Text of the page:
|SunTrust Balanced Banking||$20.16||$174.00||Not Suitable||Not Suitable||$508.06|
|TD Bank TD Simple||$104.42||$107.88||$565.02||$235.15||$346.58|
|TD Bank TD Premier Checking||$18.04||$300.00||$745.14||$415.27||$245.20|
|TD Bank TD Convenience Checking||$32.54||$216.00||$673.14||$343.27||$274.70|
|Huntington Asterisk-Free Checking||$17.28||$24.00||$354.32||$130.64||$498.48|
|Huntington Plus Checking||$196.03||$204.00||$534.32||$310.64||$677.23|
|U.S. Bank Easy Checking||$14.40||$30.00||$623.00||$145.20||$351.90|
|U.S Bank Silver Checking||$14.40||$30.00||$623.00||$145.20||$351.90|
|U.S Bank Gold Checking||$14.40||$131.40||$671.00||$270.60||$465.80|
|Union Bank Baking By Design||$12.00||$24.00||$516.00||$135.00||$270.00|
|Union Bank Ready to Go Checking||$0.00||$24.00||$564.00||$123.00||$270.00|
|USAA Secure Checking Plus Account||$119.40||$119.40||$269.40||$194.40||$389.40|
|USAA Secure Checking||$0.00||$0.00||$150.00||$75.00||$270.00|
|Wells Fargo Value CheckingWay2Save||$13.44||$30.00||$597.36||$141.72||$307.54|
|Wells Fargo Value Checking||$13.44||$66.00||$597.36||$177.72||$343.54|
In this study we analyzed checking accounts with an online application component for 25 of the largest US consumer-facing banks with a retail presence based on total asset volume as reported by the FDIC. Banks without physical branches (online only) were excluded from the study. We considered only checking accounts that offer consumers a physical checkbook but it’s important to know that certain types of consumers would be better off with prepaid cards or alternative checking account products (such as SafeBalance from Bank of America with an annual cost of $89.40 annually for Cash Strapped), which was outside the scope of this report. Where institutions offered multiple checking accounts, we reviewed all relevant accounts and presented the costs of the most affordable one for each scenario that also met the following criteria:
a.) Must be available to all consumers (must not require a minimum opening deposit over $2,500, or be for students or seniors only)
b.) Must provide all of the services (including check writing) that would be necessary to meet the transactions of each scenario
It is possible that consumers with usage patterns similar to those in our scenarios would benefit from alternative account offerings, or by combining overdraft protection with a line of credit or a linked savings account at many of the institutions reviewed.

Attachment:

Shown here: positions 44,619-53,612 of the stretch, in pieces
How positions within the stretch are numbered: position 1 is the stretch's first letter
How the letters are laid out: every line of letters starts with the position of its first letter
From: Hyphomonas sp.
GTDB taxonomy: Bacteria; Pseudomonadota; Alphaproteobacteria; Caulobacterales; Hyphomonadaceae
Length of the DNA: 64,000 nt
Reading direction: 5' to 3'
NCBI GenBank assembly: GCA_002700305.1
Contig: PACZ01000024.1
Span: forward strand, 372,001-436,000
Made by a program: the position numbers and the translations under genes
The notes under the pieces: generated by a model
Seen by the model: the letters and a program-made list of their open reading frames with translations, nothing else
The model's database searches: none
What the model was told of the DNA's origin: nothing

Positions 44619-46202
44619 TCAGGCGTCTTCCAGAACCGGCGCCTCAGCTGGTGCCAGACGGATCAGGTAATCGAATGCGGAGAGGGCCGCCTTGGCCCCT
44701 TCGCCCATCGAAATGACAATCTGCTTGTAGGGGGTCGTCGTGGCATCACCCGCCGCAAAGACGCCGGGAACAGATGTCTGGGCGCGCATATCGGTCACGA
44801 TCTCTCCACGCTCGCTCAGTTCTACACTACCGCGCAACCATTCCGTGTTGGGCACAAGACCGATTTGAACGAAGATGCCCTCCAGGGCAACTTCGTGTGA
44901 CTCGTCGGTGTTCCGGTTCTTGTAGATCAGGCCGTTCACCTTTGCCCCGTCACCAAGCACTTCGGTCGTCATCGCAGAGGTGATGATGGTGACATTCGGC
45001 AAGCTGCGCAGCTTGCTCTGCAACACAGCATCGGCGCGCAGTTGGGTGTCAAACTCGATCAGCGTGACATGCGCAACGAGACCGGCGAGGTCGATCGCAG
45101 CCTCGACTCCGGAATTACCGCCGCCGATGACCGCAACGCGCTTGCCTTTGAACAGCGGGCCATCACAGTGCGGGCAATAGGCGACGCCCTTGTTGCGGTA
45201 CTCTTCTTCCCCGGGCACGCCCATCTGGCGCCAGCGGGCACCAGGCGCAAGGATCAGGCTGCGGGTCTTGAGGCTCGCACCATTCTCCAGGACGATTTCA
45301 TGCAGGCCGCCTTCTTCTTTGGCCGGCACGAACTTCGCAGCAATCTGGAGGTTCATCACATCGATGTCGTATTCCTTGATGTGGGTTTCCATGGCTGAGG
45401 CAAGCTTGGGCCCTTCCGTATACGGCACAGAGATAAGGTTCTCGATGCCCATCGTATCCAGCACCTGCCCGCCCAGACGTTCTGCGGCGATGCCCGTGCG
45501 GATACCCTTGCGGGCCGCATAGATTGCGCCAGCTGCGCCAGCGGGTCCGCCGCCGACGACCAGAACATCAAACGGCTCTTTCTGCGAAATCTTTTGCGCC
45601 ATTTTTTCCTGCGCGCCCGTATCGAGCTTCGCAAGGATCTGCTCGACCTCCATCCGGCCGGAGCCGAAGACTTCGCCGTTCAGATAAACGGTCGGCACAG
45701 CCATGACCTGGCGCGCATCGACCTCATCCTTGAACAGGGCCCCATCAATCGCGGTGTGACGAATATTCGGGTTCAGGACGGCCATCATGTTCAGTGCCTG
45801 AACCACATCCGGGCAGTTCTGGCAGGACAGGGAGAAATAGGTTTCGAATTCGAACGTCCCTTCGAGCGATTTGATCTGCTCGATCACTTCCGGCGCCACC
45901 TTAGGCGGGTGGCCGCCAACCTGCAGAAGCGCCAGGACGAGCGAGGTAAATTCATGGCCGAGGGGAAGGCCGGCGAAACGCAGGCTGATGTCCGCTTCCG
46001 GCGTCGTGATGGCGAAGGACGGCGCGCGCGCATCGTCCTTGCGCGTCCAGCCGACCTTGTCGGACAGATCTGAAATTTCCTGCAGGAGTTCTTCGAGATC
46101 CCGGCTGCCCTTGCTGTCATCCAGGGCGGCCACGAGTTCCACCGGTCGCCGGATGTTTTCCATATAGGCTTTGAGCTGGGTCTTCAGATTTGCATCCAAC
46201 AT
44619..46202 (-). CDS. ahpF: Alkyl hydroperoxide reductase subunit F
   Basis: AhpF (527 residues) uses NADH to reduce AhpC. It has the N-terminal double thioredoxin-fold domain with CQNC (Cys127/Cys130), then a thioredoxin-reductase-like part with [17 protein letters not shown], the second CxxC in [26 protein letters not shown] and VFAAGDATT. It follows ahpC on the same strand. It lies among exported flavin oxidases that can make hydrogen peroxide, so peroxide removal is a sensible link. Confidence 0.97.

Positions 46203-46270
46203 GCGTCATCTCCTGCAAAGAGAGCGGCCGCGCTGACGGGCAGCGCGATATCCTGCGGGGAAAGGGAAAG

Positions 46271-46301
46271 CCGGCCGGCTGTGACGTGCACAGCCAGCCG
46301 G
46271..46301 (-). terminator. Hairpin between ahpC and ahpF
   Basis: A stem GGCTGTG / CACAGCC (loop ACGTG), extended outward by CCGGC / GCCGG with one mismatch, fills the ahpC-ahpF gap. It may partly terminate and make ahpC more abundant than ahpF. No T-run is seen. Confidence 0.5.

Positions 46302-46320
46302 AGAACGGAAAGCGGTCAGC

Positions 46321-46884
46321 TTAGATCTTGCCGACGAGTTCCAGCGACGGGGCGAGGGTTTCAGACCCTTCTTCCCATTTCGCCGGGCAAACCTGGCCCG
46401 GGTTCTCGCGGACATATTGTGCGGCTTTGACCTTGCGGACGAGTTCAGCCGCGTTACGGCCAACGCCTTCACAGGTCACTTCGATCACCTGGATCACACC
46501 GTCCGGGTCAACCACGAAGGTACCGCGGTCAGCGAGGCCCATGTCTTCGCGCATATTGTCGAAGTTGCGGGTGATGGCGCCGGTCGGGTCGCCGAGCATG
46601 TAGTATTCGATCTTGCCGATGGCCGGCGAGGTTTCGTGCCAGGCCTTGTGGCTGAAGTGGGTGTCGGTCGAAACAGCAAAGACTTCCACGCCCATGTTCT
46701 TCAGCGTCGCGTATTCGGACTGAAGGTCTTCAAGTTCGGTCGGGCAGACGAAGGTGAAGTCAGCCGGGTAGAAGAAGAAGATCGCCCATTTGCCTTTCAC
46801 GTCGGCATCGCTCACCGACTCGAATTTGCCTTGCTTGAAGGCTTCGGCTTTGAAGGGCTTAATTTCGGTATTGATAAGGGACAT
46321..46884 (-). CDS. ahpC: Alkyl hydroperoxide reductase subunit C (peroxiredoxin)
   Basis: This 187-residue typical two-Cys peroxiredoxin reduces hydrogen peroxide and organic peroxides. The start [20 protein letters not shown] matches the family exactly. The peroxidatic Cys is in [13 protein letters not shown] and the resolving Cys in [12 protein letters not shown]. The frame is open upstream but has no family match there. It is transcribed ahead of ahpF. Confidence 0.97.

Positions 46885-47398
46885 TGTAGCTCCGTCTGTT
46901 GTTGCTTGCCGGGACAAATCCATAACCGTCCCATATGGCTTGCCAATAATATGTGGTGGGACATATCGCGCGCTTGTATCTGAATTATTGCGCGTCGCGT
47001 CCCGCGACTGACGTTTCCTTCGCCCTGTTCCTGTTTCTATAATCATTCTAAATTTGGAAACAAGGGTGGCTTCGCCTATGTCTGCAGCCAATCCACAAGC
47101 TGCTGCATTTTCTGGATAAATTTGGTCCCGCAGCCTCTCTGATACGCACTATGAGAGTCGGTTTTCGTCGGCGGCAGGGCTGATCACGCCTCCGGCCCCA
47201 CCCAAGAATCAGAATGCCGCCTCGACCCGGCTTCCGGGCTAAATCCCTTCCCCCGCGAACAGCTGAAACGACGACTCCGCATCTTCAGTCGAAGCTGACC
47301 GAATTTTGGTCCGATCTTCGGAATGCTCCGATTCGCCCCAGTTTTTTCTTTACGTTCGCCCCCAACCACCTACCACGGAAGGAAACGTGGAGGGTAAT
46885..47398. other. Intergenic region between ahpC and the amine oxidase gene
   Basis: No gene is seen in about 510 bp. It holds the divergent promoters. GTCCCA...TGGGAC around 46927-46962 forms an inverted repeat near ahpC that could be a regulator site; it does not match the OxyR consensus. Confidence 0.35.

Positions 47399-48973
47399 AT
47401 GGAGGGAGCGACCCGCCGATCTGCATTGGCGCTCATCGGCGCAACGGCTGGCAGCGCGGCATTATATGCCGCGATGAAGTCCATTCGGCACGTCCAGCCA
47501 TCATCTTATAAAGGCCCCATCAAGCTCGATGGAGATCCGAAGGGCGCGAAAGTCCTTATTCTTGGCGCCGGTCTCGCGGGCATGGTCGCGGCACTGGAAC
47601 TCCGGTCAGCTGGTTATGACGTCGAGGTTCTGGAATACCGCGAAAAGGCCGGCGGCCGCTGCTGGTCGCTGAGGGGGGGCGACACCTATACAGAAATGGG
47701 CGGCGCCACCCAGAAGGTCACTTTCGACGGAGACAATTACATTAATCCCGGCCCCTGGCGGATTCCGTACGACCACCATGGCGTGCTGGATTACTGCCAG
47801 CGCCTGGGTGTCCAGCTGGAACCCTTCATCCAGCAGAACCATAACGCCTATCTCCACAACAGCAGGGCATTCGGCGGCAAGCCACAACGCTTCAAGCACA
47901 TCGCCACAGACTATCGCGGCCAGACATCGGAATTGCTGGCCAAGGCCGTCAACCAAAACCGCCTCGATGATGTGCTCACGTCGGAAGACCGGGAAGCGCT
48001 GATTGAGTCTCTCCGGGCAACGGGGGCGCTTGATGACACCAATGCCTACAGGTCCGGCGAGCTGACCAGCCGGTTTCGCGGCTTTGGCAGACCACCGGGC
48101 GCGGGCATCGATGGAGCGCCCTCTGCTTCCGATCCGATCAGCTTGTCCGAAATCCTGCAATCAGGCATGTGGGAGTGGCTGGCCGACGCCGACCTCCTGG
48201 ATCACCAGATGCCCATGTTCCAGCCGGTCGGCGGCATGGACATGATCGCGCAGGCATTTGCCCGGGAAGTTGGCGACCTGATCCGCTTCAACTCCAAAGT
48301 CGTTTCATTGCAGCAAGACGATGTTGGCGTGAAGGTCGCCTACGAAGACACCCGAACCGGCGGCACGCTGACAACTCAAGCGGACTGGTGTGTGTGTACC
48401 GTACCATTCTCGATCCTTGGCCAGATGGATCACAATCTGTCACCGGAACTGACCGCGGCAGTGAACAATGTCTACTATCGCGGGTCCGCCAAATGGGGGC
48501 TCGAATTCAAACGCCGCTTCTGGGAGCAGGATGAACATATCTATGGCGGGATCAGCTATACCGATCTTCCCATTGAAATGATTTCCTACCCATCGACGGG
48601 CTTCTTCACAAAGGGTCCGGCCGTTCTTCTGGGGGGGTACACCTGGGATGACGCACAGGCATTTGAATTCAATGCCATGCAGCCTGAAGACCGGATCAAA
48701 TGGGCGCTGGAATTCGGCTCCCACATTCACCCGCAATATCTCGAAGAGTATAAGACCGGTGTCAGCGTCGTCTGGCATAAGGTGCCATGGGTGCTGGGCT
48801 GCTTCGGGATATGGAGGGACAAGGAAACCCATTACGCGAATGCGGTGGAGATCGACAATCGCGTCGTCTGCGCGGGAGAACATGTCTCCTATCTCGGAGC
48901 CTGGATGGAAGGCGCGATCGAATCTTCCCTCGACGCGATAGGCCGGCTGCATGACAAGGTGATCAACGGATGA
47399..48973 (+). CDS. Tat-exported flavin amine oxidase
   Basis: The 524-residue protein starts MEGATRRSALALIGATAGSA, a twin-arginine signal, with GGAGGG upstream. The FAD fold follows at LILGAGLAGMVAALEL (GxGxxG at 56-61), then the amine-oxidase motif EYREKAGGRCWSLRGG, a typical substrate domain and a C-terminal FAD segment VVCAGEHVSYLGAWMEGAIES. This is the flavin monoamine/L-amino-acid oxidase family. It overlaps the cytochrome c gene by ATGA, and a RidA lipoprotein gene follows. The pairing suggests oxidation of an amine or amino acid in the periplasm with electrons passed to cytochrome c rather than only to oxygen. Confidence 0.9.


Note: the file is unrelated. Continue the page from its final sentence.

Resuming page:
All account information collected was current as of August 22, 2014.
We gathered the basic information for our report from the websites of each of the 25 institutions, and confirmed fee information with each institution with the exception of PNC and Santander Bank who refused to participate in the data verification process and BB&T along with JPMorgan Chase, that could not meet our deadline.
Usage Patterns for Consumer Profiles
The goal of this report is to compare the cost structure of different banks across a number of theoretical consumer usage patterns. However, these profiles are not meant to mimic the particular usage patterns observed by any one bank or even to follow the average transactions of all checking accounts. Instead, we tried to capture a wide range of usage patterns and common fees in our profiles.
Where possible, we did use existing data to inform our methodology. For example, overdraft fees are one of the most costly expenses checking account consumers can encounter. We therefore wanted to ensure that we showed the cost of multiple overdraft fees in our profile without over representing the cost or risk of these fees. In creating our “Cash Strapped” profile, we relied on data from a recent CFPB report (June 2014) that stated, "…a relatively small number of account holders are responsible for most overdrafts, with 8.3 percent of account holders who overdraft more than 10 times per year responsible for 73.7 percent of overdraft fees. A majority of accounts, 69.8 percent, do not incur any overdrafts, and 82.3 percent of accounts incur 3 or fewer overdrafts." Additionally the report lists that the average annual charge for overdrafts alone for this consumer segment to be $380.40. This data helped inform our decision to include 12 transactions annually for which Customer C’s account dropped below $0; six debit transactions and six check or ACH transactions. It also lead us to leave three out of the five total scenarios free from all overdraft fees.